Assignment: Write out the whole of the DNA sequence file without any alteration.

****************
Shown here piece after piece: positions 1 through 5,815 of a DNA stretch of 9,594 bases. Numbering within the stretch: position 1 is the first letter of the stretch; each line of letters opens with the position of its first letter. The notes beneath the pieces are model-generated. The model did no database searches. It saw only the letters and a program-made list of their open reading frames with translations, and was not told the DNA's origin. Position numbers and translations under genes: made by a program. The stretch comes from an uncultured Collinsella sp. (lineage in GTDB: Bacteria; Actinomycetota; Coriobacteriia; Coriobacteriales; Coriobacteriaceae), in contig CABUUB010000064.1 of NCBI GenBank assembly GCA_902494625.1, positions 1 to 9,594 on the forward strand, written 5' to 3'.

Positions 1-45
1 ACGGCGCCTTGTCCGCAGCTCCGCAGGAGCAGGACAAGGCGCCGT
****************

Shown here piece after piece: positions 1 through 5,815 of a DNA stretch of 9,594 bases. Numbering within the stretch: position 1 is the first letter of the stretch; each line of letters opens with the position of its first letter. The notes beneath the pieces are model-generated. The model did no database searches. It saw only the letters and a program-made list of their open reading frames with translations, and was not told the DNA's origin. Position numbers and translations under genes: made by a program. The stretch comes from an uncultured Collinsella sp. (lineage in GTDB: Bacteria; Actinomycetota; Coriobacteriia; Coriobacteriales; Coriobacteriaceae), in contig CABUUB010000064.1 of NCBI GenBank assembly GCA_902494625.1, positions 1 to 9,594 on the forward strand, written 5' to 3'.

Positions 1-45
1 ACGGCGCCTTGTCCGCAGCTCCGCAGGAGCAGGACAAGGCGCCGT